Nathan Golia is editor-in-chief of Insurance Networking News, a publication covering the nexus between the insurance industry and technology. His topics of focus include mobility, analytics, telematics, and the insurance IT workforce. A frequent presenter at first- and third-party conferences for...
Claims has often been called the “moment of truth” for insurers, especially in property and casualty lines. With few opportunities to interact with customers, a bad experience at the time of a claim can be a deal-breaker that sends customers looking for a new provider. Incumbent insurers have spent nearly a decade focusing on customer experience in claims. However, the rising tide of insurtechs is pushing the envelope even further.
Funding from insurers, venture capitalists and other firms in the insurtech industry reached $985 million in the second quarter of 2017, according to Willis Towers Watson and CB Insights’ quarterly Insurtech Briefing. That’s up from $283 million last quarter and $398 million in the same period last year. The total is the most in terms of raw dollars since the second quarter of 2015 and the second-highest quarter since Q1 2012, the companies say.
The use of drones to collect claims images from hard-to-reach places has grown exponentially since insurers began exploring the technology seriously only a few years ago. The movement has benefited from a number of developments over that time. For example, federal aviation regulators have taken several actions to lower barriers to entry, and the hardware has advanced quickly while prices have fallen.
Muck Rack makes it simple to find people, tweets, or articles that mention any name, keyword, company, hashtag etc. We've compiled this guide to help you make the most of your search.
Selecting a term
Start searching tweets, articles from media outlets, articles mentioned in tweets, journalists'
names, titles and bios with some suggested searches:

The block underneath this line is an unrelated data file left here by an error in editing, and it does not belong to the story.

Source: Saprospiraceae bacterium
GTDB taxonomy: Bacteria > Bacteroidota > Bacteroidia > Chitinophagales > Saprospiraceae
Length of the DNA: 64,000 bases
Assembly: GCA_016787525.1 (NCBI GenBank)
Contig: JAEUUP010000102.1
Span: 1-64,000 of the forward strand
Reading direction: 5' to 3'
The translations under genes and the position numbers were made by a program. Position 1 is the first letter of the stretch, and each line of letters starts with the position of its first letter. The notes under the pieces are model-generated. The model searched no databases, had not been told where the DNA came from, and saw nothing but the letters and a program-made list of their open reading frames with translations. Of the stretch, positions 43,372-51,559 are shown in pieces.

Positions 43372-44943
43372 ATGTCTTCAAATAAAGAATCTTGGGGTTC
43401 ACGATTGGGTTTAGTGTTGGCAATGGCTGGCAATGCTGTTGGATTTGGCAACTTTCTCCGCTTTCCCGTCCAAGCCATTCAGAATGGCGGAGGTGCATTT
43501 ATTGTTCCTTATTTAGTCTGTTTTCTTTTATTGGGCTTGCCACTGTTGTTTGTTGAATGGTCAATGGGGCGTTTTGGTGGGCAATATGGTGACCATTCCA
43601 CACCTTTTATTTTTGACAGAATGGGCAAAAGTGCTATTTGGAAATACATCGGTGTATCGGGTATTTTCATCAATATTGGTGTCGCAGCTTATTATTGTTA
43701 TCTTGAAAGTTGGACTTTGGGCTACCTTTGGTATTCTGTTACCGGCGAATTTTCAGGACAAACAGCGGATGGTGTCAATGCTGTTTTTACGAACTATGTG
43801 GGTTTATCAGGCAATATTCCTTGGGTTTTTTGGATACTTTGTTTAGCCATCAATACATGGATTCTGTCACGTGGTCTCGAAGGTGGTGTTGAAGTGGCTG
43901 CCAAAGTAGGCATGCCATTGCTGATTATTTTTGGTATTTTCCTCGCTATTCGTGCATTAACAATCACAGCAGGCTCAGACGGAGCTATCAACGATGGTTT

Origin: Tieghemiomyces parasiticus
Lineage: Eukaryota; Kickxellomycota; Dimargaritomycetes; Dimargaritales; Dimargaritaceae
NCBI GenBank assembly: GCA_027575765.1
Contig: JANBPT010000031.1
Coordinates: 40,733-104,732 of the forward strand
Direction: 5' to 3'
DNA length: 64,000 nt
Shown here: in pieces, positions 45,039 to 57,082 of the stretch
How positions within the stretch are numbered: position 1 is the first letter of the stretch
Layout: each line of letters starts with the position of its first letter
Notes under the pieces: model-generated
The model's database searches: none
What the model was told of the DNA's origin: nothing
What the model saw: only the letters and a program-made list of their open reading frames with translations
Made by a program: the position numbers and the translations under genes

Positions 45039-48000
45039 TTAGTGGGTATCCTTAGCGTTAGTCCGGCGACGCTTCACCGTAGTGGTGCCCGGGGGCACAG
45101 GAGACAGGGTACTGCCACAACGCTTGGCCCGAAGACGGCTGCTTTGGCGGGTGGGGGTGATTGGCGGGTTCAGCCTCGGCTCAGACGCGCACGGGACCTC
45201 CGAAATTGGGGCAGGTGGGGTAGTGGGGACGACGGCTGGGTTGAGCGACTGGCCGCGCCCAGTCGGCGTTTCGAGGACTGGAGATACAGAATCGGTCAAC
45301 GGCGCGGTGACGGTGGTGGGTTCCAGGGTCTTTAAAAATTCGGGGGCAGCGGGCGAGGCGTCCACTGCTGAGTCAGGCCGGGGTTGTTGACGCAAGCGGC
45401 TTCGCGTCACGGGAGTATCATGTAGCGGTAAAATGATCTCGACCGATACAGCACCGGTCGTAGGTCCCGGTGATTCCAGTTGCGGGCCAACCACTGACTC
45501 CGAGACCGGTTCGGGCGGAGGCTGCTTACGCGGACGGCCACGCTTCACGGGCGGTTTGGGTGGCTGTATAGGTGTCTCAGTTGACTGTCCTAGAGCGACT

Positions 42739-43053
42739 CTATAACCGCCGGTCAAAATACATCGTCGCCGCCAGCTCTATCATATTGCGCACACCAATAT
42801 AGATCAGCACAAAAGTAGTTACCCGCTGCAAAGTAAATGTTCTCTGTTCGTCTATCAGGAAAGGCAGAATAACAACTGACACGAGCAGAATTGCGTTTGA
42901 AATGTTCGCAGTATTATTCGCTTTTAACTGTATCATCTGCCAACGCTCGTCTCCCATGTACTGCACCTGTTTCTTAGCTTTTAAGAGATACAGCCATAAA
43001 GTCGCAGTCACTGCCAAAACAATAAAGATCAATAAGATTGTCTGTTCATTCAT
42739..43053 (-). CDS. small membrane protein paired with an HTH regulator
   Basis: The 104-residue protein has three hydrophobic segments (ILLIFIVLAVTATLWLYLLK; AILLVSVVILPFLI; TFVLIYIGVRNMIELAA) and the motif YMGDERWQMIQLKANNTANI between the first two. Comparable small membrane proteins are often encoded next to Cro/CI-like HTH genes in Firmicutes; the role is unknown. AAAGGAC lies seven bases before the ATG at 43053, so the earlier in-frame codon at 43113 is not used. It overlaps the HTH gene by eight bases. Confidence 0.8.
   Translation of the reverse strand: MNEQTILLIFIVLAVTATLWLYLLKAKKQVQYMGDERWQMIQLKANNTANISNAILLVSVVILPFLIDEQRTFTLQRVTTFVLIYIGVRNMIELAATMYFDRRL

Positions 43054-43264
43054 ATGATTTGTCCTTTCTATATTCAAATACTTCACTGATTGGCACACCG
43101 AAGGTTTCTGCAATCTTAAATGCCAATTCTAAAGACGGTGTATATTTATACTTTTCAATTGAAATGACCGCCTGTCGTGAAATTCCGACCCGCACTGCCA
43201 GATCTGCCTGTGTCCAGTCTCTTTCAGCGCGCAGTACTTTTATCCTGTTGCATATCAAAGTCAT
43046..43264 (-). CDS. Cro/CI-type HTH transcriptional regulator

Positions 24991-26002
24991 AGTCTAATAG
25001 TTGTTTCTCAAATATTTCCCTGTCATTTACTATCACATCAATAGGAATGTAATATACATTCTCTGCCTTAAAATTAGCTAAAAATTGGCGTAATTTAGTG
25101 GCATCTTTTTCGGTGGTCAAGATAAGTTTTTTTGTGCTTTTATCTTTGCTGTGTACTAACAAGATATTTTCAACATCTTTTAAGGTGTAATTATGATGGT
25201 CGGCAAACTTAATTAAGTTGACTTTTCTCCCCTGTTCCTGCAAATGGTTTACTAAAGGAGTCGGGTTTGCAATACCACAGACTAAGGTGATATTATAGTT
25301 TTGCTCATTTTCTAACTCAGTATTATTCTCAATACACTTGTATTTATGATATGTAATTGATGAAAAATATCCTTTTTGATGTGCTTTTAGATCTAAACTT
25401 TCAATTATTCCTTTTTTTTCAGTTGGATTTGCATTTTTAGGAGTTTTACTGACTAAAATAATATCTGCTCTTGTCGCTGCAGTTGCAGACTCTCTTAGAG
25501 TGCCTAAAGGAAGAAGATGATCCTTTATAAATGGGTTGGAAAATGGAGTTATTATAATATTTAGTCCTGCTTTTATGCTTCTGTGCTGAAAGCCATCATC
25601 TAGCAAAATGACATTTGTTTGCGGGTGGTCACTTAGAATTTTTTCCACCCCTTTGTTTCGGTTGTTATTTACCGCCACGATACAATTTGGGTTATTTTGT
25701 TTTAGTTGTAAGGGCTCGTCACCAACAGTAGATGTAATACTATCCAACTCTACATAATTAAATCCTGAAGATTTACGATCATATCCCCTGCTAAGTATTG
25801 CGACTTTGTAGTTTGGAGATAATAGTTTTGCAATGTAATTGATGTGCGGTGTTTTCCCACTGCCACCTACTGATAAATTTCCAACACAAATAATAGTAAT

Companies or Topics (e.g. iPhone, Microsoft)
Phrases (e.g. "cloud computing") — use quotes to keep the terms together
Twitter handles (e.g. @username) — returns those who have mentioned or replied to
Names (e.g. "David Pogue")
Hashtags (e.g. #sxsw, #london2012)
Bio details (e.g. vegan, Olympics, father)
Muck Rack's Advanced Search allows for many boolean operators.
Find results that mention multiple specified terms, use AND or
+. For example, ensure each result contains both Elon Musk and Mark Zuckerberg by
searching Obama AND Romney or Obama + Romney.
Use the operators OR or , to broaden your search when you'd like either of
multiple terms to appear in results. (This is the default behavior of our search when no operators
are used.) For example, search for democrat OR republican to find results that refer to
Democrats and/or Republicans.
Use NOT or - to subtract results from your search. For
example, searching Disney will yield results about the Walt Disney Company as well as Walt Disney
World Resort. To exclude mentions of Disney World, search for Disney -World or Disney
When using one of these operators with a phrase, enclose it in quotation marks. For example, you can
find results about smartphones excluding Apple's iPhone 4S by searching smartphone -"iPhone
Exact case matching or punctuation
If you're searching for a brand name or keyword that relies on specific punctuation marks or capitalization, you can
find results that match your exact query by adding matchcase: before the keyword you're searching for, like matchcase:E*TRADE .
Use parentheses to separate multiple
boolean phrases. For example, to find journalists talking about having fun in Disney World or
Disneyland, search for ("disney world" OR disneyland) AND fun.
An asterisk can be used to search for any variation of a root word truncated by the asterisk. For example, searching for admin* will return results for administrator, administration, administer, administered, etc.
A near operator is an AND operator where you can control the distance between the words. You can vary the distance the near operation uses by adding a forward slash and number (between 0-99) such as strawberries NEAR/10 "whipped cream", which means the strawberries must exist within 10 words of "whipped cream".